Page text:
RftD and UNESCO Building Capacity through Regional Training in East Africa

The first week of the UNESCO Regional Training in Mapping and Documenting Marine Cultural Heritage in Mombasa focussed on survey techniques, with an intense diving training schedule in both the pool and open water. Participants enjoyed a welcoming event on the 25th of May, by Mr. Ceasar Bita, National Museums Kenya; the Director of National Museums in the Coastal Region, Mr Athman Hussein; Ms Judith Ogana from the UNESCO Regional Office for Eastern Africa; and Dr. Arturo Rey da Silva from the University of Edinburgh, ICOMOS-ICUCH. Following a formal opening of the training, participants received an introduction to the course, and discussed the discipline, conceptualisation, and elaboration of Maritime Archaeology as a discipline, and Marine Cultural Heritage (MCH) as a resource. As part of this introduction, the case study of the Rising from the Depths Network was used to exemplify the regional extent of MCH in East Africa, and to draw attention to the potential sustainable utilisation of MCH now and into the future. The primary impacts, challenges, and contributions of MCH to Sustainable Development were discussed and presented by participants from Angola, Benin, Comoros, Djibuti, Eritrea, Kenya, Madagascar, Mauritius, Mozambique, Namibia, Nigeria, Senegal, Seychelles, Sudan, and Tanzania.

UNESCO Regional Training Opening Session

Trainers and Participants at the UNESCO Regional Training opening session

Following the opening event, the first day of diving began with a reconnaissance dive on the remains of Sussex SV (1866 – 1909). The vessel was an iron-hulled three masted trade ship, converted to a barque 1883. Used primarily in the Calcutta jute trade, the vessel was transporting 1500 tonnes of coal from Cardiff to Mombasa, before running aground on course for the Old Port at Fort Jesus, Mombasa. The participant’s first dive on the wreck was met with challenging conditions with limited visibility and a strong swell, limiting diving time. Further inspections were postponed for the following day. Alongside diving, participants practiced archaeological survey techniques in the pool, conducting offsets, trilateration, and photogrammetry techniques. Throughout the following three dives on the site, the participants yielded successful results, drawing site maps and employing basic survey techniques, before conducting photogrammetry on a section of the vessel’s hull.

Participant practicing offsets and trilateration techniques in the pool

Diver practicing offsets and trilateration techniques in the swimming pool

Divers surveying on Sussex

Divers surveying on Sussex

The team after the final survey on Sussex

The following week of training will focus on producing an archaeological report on the wreck and an exhibition, showcased first at the Raising Awareness on Underwater Cultural Heritage in Africa event on the 4th of June at Fort Jesus, and then kept permanently at the Fort Jesus Museum.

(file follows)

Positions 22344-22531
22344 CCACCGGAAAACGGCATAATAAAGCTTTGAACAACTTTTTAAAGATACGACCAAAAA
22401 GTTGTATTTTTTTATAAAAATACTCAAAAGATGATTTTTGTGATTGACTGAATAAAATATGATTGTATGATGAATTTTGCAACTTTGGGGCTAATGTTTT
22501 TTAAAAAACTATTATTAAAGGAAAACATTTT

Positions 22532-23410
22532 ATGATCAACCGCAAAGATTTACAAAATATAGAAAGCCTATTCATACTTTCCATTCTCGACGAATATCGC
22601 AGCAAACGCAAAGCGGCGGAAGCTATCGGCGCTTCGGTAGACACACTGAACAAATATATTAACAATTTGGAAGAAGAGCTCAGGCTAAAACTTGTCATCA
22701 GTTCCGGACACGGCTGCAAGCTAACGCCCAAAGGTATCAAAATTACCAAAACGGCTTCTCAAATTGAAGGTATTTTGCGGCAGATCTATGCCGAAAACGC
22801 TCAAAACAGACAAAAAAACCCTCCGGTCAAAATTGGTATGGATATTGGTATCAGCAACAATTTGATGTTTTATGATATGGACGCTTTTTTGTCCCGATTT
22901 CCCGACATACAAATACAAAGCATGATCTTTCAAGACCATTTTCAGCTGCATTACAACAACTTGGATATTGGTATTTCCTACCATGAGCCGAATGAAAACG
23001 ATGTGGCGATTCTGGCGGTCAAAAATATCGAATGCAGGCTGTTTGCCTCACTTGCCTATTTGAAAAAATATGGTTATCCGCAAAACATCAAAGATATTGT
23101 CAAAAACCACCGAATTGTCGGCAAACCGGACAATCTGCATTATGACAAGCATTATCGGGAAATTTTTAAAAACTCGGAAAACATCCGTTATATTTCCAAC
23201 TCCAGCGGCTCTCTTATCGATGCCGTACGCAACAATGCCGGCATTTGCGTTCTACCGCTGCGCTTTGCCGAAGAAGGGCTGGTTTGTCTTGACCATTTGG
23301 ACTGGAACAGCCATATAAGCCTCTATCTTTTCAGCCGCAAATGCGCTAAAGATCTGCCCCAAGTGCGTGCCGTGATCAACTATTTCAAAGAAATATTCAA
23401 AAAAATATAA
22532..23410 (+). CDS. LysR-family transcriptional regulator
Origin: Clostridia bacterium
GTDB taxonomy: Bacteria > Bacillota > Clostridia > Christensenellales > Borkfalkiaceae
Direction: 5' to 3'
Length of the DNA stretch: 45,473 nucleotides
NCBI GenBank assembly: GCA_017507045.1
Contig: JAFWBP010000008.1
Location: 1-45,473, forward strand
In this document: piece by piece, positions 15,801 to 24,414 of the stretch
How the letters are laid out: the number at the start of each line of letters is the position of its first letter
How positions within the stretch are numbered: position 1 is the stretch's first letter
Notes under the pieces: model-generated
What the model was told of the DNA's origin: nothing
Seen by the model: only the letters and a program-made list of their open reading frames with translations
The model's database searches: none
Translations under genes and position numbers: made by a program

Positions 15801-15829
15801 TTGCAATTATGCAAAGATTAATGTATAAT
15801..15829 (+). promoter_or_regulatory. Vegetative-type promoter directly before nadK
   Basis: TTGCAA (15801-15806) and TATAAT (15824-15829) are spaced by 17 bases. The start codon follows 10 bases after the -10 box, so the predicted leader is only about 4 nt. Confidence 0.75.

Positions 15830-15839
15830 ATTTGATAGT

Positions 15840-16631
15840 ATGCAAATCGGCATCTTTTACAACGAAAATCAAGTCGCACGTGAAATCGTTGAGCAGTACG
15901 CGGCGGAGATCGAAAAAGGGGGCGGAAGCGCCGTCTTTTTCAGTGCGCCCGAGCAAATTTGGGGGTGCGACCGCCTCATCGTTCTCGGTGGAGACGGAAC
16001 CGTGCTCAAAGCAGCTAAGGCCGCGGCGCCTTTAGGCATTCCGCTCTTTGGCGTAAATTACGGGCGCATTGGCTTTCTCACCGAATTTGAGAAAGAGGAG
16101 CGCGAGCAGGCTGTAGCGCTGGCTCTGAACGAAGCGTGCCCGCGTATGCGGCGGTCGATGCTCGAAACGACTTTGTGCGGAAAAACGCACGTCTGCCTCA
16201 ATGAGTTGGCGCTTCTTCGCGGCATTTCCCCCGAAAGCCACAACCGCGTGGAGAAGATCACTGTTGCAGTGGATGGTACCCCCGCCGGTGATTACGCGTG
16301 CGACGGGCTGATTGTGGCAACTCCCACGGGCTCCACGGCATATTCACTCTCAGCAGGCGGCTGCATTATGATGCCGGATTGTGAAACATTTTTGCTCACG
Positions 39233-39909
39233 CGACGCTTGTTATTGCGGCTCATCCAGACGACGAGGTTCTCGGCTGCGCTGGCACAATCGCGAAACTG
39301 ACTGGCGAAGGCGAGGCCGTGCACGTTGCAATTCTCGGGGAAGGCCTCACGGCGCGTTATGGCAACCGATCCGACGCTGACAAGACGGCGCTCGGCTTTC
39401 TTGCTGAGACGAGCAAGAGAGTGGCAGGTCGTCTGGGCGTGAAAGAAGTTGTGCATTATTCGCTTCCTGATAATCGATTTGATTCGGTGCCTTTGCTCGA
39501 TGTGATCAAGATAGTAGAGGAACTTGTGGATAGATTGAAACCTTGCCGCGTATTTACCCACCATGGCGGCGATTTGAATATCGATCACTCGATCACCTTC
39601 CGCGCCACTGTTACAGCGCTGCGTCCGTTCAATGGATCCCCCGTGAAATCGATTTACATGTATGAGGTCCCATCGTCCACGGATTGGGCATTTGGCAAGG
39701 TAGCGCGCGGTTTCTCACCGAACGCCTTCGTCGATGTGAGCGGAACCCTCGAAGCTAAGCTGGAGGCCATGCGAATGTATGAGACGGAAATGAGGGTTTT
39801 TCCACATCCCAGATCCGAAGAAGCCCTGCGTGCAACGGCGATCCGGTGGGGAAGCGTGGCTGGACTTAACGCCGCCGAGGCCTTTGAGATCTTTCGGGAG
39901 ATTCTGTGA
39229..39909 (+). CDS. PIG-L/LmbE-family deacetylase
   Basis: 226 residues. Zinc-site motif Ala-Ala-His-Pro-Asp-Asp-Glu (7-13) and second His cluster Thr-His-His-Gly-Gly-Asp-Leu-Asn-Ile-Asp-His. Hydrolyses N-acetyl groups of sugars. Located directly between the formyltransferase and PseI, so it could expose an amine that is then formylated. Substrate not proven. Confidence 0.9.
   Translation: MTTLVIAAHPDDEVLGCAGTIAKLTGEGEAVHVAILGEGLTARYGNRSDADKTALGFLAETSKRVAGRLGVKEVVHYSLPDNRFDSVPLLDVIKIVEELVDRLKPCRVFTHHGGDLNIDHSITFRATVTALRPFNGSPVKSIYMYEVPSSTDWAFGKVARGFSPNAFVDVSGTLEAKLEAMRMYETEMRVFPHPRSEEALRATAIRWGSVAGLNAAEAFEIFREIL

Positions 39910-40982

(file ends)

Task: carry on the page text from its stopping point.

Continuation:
This University of Surrey based project innovates and consolidates the festival of the sea approach to reharbouring living marine cultural heritage in East Africa through modern craftwork. Children from Anidan Children’s Shelter work with artists using cyanotype printing to engage with UN SDG themes, ‘pollution and plastics’, and issues of ‘food security’, ‘living heritage’ and ‘a good life’.

The project involves UK artist Bronagh Corr-McNicholl (Northern Ireland) working virtually alongside artists Corrie Wingate, Monia Antoniolo and Laura Mwani (Kenya) and Romeo Paul Niwass Lantoarison (Madagascar) to realise a living marine cultural heritage project. Materials are exhibited at The Flipflopi Project in Lamu. Funding is gratefully received from the AHRC/GCRF via The Rising from the Depths Network.

Project Images

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MUCH to Discover launch canoes in Mida

Caesar Bita – MUCH to Discover in Mida Creek

Deployment of a new boat in the sea is a community affair. All fisherman, fish traders and community are the lot who lead the way. The ceremony entails fisherman conducting prayers, locally known as Sadaka ya baharini,  on the shore. All fish caught that day is prepared and eaten at the seashore.

Food, mainly rice and fish, is prepared, using sea water, and all eaten at the beach. None of it is taken home. An elder leads prayers on the canoes after which it is pushed into the sea and a maiden trip is done. The elder then offers prayers and pours some the food in the sea. After this the community is served the food. Serving of the food is done one on leaves, mostly of banana.

The new canoes will now take tourists to the many creeks and islands in mida. The islands and areas of interest in mida and for canoe tour include kirepwe, Sudi and green islands, magangani, chafisi, dabaso and sita.

The trips will cost kshs 200/- per person. The youth who were trained in canoe building are the ones who will be sailing the canoes taking tourists. Bidii na Kazi women will manage the fish sales from the basket traps as well as collections from the canoes.